Even when Kerry had opened out a three point lead coming up to half-time - 1-10 to 1-7 - Meath were able to rally to take the final two scores of the half through full-forward Walsh and wing-forward Ethan Devine, 1-10 to 1-9 at the break.
Meath were clearly buoyed by what had transpired in the first half and started the second half impressively with a point from Walsh. Kerry though had begun to really up their work-rate, with Dara Moynihan into the side in place of Micheál Burns just before half-time.
With Kerry's increased work-rate, Meath's hold on the game began to wane as time and space and chances dried up for the Royals. When Kerry bagged their second goal of the game - a brilliant outside of the boot finish from an acute angle by O'Shea cutting in from the right - it was hard to see a way back for Meath.
True enough there was only three points in it - 2-10 to 1-10 - and just two points after a Walsh free, but Kerry were putting their shoulder to the wheel in a major way. In the final twenty minutes Meath secured just another two points and Kerry an additional eight. That's impressive stuff.
Not even a couple of black cards - from Gavin White and Stephen O'Brien - could disrupt Kerry's momentum, it anything they might have even helped, Keane was always going to shuffle the pack at that stage in the match anyway.
It wasn't a perfect performance, but by the same token you couldn't have asked for much more either. Not with David Clifford out of the side, nursing a back-strain. Of course, a much (much) bigger test awaits this weekend, but Navan served its purpose quite nicely.
The Kingdom marches on.
Meath: Marcus Brennan, Séamus Lavin, Conor McGill, Shane Gallagher, Donal Keogan, Pádraic Harnan, Gavin McCoy, Bryan Menton (0-1), Shane McEntee, Ethan Devine (0-1), Byran McMahon (0-3), Darragh Campion (1-1), Cillian O'Sullivan, Shane Walsh (0-6, 3f), Thomas O'Reilly (0-1) Subs: Thomas McGovern for S McEntee (inj), 23, Ross Ryan for G McCoy, 45, James Conlan for T O'Reilly, 50, Michael Burke for E Devine, 63, Seán Tobin for B McMahon, 66 Black Card: Niall Kane for T McGovern, 52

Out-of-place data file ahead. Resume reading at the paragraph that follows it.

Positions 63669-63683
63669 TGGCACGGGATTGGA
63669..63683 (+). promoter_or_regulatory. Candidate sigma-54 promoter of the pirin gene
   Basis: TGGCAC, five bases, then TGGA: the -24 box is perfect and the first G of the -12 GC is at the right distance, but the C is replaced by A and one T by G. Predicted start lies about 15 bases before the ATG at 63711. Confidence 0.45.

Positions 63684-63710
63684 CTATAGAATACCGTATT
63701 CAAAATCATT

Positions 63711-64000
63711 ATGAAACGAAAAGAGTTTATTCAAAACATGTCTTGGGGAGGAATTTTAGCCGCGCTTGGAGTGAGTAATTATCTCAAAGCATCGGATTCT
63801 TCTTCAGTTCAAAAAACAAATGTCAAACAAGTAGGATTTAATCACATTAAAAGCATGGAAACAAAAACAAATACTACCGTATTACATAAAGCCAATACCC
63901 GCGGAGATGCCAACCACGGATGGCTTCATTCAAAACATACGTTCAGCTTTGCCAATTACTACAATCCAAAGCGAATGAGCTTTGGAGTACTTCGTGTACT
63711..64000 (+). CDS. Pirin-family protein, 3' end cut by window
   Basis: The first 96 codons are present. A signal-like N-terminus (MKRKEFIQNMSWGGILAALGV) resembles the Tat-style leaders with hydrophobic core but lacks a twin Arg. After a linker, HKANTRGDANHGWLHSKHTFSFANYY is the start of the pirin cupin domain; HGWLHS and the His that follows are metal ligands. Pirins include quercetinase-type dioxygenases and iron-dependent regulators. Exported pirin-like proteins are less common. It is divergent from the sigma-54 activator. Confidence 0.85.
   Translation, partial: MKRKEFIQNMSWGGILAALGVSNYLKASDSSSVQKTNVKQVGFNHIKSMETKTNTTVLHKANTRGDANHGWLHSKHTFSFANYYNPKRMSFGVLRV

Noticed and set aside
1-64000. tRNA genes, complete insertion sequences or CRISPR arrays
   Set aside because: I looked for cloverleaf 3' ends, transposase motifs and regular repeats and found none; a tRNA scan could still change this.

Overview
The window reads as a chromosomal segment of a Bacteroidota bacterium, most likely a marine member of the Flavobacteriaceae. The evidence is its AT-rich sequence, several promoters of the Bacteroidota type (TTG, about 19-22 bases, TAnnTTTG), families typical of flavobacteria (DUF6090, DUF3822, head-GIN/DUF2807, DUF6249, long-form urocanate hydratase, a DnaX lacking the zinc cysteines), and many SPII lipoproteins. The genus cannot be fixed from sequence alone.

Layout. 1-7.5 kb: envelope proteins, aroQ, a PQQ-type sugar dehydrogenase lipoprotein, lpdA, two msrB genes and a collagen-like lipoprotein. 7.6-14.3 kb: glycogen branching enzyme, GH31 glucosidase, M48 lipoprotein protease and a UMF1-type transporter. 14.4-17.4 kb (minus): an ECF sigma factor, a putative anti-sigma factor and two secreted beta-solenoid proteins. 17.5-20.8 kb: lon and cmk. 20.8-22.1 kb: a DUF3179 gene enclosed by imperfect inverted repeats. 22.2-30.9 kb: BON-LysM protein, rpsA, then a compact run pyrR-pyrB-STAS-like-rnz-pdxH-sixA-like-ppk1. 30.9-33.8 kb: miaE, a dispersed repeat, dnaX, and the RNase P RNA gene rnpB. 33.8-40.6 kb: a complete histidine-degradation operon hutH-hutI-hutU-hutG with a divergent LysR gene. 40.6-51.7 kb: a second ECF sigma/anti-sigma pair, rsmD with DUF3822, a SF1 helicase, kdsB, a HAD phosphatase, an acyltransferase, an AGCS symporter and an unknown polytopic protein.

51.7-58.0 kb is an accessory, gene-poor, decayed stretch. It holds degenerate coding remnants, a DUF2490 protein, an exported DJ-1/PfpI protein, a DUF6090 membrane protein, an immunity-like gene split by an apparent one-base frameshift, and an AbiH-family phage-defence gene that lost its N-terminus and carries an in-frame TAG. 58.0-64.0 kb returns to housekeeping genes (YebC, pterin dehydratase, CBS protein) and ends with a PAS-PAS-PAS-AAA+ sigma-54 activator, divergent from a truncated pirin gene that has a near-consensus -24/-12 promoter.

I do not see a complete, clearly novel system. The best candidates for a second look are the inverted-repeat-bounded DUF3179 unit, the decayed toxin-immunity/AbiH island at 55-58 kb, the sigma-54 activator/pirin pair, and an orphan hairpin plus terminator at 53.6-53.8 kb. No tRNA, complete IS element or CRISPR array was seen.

Kerry: Shane Ryan, Jason Foley, Tadhg Morley, Tom O'Sullivan (0-1), Gavin Crowley, Paul Murphy, Brian Ó Beaglaoich (1-1), David Moran (0-2), Adrian Spillane, Gavin White, Seán O'Shea (1-8, 4f), Stephen O'Brien (0-1), Micheál Burns, Paul Geaney (0-2), Killian Spillane (0-3) Subs: Dara Moynihan for M Burns, 30, Tommy Walsh for G Crowley (inj), 39, Jack Sherwood for A Spillane, 45, Jack Barry for K Spillane, 67 Black Cards: Shane Enright for G White, 44, Jonathan Lyne for S O'Brien, 51
Referee: Chris Mooney (Dublin)
The game in 60 seconds
You could make a case for Paul Murphy who was really good in the first half when Kerry were under a bit of pressure, but we can't look beyond Seán O'Shea who took up the slack in David Clifford's absence and ran the show for the Kerry forwards. Scored 1-8, 1-4 from play. Enough said.
Navan on Saturday evening was a fine venue for the match and with just 9,300 in attendance generated a really good atmosphere, which again raises questions as to why we play so many of our games in Croke Park. Provincial venues are the way to go we would argue.
Almost certainly Seán O'Shea's forty second minute goal - after that there was no way back into the game for Meath as Kerry began to get a strangehold on their in the middle third. That it was a goal of the absolute top quality only adds to that sense.